Sunday, April 10, 2016

Firebase: cloud DB's unique IDs

Firebase Logo.png

Firebase - Build Extraordinary Apps
"A powerful platform for your mobile or web application"Firebase - Wikipedia, the free encyclopedia
"Firebase provides a realtime database and backend as a service. The service provides application developers an API that allows application data to be synchronized across clients and stored on Firebase's cloud... Firebase is a cloud services provider and backend as a service company. The company was acquired by Google in October 2014.

course: Firebase Fundamentals | Pluralsight

"A core concept of the Firebase database is that every piece of data has its own URL"

Firebase is a "real-time" "key-value" NoSQL store,
that maps to JSON structured data for all subkeys based on URL.
That creates interesting benefits and challenges in designing data structures.
Since JSON includes all "subkeys" (by URL) it is an imperative to minimize nesting.
Objects have internal identifiers, and those identifiers are used as pointers to other objects.
The identifiers have form of random strings like this: "-JRMxm5cFfp-TeUG1JE_"
(20 character long strings resemble GUID encoded in base64)
This "JSON pointers" technique also resembles the way Netflix exposes data to APIs)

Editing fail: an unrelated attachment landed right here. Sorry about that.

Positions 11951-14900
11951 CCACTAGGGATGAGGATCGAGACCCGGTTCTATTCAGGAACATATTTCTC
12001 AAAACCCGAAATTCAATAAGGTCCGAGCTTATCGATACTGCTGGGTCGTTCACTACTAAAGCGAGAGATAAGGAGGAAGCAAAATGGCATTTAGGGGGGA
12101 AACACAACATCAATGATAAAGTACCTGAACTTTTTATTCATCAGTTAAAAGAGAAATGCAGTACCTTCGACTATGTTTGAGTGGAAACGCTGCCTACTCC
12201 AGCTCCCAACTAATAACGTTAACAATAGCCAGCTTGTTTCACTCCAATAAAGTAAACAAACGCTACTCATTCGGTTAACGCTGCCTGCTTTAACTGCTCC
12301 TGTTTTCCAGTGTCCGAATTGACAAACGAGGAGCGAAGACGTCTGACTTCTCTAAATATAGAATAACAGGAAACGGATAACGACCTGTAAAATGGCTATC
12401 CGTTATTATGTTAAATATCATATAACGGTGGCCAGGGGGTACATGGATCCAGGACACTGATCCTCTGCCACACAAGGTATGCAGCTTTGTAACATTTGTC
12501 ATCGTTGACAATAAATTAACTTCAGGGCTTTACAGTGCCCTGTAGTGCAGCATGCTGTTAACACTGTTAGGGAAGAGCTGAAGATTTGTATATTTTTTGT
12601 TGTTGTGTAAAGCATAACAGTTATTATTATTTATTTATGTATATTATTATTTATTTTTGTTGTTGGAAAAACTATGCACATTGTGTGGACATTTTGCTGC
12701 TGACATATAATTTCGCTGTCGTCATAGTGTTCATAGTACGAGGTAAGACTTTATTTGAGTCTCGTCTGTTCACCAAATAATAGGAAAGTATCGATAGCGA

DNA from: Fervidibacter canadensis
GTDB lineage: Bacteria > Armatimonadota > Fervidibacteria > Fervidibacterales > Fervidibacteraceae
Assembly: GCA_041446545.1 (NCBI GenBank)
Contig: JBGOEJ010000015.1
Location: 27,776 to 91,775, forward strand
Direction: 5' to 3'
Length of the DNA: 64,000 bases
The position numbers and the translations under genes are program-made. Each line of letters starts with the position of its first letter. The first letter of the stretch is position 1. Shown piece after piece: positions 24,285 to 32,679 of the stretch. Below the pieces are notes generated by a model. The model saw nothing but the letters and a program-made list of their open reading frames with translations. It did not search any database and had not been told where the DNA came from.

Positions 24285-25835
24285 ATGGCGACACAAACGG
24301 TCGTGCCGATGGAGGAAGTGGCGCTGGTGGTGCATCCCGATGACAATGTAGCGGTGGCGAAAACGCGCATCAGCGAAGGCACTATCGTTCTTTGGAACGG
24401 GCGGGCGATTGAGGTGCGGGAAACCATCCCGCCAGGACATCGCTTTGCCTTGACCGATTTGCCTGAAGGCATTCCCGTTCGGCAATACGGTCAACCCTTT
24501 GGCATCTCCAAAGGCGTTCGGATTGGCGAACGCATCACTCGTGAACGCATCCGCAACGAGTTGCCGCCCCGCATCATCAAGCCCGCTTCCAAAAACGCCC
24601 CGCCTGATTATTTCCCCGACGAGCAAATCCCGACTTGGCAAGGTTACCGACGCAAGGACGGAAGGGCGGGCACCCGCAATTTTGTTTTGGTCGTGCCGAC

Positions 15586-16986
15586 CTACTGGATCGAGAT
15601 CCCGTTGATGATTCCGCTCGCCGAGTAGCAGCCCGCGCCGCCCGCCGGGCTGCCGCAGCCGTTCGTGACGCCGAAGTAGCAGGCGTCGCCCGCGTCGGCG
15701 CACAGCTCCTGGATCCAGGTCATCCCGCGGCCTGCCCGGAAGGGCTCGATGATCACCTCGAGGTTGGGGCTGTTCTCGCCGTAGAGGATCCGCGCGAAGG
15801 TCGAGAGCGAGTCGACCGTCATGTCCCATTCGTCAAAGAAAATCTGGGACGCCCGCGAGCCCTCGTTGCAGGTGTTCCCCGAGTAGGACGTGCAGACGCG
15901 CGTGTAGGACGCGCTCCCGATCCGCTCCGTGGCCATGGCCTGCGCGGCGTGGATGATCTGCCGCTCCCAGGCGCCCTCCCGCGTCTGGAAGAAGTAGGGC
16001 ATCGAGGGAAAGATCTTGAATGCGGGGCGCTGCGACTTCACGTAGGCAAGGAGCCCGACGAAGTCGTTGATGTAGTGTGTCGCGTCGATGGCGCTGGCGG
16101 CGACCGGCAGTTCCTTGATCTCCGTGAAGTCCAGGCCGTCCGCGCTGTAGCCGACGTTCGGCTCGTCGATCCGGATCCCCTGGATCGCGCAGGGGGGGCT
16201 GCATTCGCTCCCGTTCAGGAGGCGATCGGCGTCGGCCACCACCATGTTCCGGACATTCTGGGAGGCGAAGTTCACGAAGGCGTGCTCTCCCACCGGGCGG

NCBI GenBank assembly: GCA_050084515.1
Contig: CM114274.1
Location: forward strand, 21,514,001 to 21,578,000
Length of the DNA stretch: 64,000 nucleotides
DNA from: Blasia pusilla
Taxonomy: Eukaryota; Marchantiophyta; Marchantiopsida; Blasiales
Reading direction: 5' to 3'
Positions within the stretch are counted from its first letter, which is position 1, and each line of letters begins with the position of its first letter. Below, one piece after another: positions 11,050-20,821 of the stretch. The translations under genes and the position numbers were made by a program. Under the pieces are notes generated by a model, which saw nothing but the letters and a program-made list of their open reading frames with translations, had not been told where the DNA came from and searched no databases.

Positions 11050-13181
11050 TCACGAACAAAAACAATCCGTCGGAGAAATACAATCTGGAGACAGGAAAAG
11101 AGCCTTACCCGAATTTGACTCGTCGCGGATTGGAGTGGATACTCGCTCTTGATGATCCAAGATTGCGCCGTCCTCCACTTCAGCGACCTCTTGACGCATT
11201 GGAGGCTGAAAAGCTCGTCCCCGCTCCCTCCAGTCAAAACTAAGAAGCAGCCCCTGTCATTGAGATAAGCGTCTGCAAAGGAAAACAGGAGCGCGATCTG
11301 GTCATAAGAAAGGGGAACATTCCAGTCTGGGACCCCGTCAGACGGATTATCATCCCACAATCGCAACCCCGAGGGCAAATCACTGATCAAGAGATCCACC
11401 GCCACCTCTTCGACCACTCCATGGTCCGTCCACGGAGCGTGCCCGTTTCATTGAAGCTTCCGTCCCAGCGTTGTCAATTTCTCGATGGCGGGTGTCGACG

The 2^120 Ways to Ensure Unique Identifiers - Firebase
"Firebase’s push IDs, they are the chronological, 20-character unique IDs generated when you write lists of data to Firebase from any of our client libraries."{
    "messages": {
        "-JhLeOlGIEjaIOFHR0xd": "Hello there!",
        "-JhQ76OEK_848CkIFhAq": "Push IDs are pretty magical.",
        "-JhQ7APk0UtyRTFO9-TS": "Look a white rabbit!"

"A push ID contains 120 bits of information. The first 48 bits are a timestamp, which both reduces the chance of collision and allows consecutively created push IDs to sort chronologically. The timestamp is followed by 72 bits of randomness, which ensures that even two people creating push IDs at the exact same millisecond are extremely unlikely to generate identical IDs.
To turn our 120 bits of information (timestamp + randomness) into an ID that can be used as a Firebase key, we basically base64 encode it into ASCII characters, but we use a modified base64 alphabet that ensures the IDs will still sort correctly when ordered lexicographically (since Firebase keys are ordered lexicographically).
Since the timestamp is generated client-side, it’s at the mercy of the client’s local clock, which could be incorrect. We make an attempt to compensate for these ‘skewed’ clocks to some degree. When a Firebase client establishes a connection, the Firebase server sends an accurate timestamp to the client so it can use that to correct its incorrect clock when generating push IDs.

Web Quickstart - Firebase
Tutorial - Firebase
Web Development Guide - Firebase
Structuring Data - Firebase
Firebase App Dashboard (demo data in dashboard)

Anant Narayanan - Building Realtime Apps With Firebase and Angular - NG-Conf 2014 - YouTube

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